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Caitrin Lynch
Franklin W. Olin College of Engineering (Needham, MA 02492-1200)
Textiles and Technology in a New England Factory: Changing Meanings of Work in the United States

Summer research and writing on Cultural Anthropology.

This project examines the role of technology, particularly robotics, in keeping a 150-year-old New England textile factory in business--and related questions of morality, economy, work, and what it means to be human. Scholars have long considered the impact of technology on the meanings of work. What special questions do robots raise? Work is a key aspect of human identity across societies, and ceding something so central to human identity to a computerized machine raises questions about what it means to be human. What is unique about being human if engineers can reproduce such a central feature of who we are? This project engages conversations in anthropology and related fields, including studies of technology and society, the meanings of work and the economy, and robotics and sociality. Unique is the focus on a factory that has existed during the rise and fall of American industrial production, using technological innovations to help weather late-20th-century U.S. factory closings.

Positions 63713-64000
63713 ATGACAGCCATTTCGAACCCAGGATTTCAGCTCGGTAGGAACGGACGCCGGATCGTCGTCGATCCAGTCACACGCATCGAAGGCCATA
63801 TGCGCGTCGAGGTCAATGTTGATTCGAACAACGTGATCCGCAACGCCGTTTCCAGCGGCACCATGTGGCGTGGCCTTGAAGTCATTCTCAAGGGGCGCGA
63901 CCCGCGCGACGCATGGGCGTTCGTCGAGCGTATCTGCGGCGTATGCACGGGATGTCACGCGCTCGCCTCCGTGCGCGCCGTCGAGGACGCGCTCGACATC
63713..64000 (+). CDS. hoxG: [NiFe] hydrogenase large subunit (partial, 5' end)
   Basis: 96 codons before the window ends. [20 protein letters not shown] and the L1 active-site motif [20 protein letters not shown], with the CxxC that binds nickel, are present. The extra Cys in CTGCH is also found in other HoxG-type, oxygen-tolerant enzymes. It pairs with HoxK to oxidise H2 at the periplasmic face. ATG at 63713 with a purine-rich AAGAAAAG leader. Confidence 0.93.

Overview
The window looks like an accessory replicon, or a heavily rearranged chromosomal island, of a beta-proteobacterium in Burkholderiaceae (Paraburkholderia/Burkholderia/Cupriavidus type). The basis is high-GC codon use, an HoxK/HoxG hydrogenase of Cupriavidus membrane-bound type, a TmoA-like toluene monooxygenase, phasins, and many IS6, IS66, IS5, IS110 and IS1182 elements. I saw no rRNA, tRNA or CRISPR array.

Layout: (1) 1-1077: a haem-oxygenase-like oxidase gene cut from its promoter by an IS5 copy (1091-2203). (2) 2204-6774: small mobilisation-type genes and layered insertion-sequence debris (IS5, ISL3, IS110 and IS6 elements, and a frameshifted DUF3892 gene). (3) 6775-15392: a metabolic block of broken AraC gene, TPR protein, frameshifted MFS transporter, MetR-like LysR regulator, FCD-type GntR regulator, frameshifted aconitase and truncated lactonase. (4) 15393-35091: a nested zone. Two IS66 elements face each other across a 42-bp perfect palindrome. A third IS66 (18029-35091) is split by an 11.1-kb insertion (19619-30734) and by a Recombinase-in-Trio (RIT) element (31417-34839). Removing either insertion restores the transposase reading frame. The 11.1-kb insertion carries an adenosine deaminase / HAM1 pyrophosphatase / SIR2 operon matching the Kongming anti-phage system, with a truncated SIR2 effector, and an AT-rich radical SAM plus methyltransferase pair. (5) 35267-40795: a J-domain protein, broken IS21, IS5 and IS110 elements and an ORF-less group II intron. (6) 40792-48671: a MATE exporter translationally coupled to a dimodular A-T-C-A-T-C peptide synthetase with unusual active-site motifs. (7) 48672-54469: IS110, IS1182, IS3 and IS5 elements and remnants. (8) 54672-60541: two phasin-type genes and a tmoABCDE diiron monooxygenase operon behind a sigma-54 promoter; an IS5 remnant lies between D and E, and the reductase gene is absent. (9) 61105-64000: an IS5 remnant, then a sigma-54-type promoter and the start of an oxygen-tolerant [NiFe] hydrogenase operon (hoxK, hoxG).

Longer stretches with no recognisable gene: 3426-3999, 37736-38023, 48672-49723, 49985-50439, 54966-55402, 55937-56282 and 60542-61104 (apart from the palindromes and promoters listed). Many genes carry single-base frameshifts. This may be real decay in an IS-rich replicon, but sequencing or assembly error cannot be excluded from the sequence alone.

[Grant products]

Project fields:
Cultural Anthropology

Summer Stipends

Research Programs

$6,000 (approved)
$6,000 (awarded)

Grant period:
6/1/2015 – 7/31/2015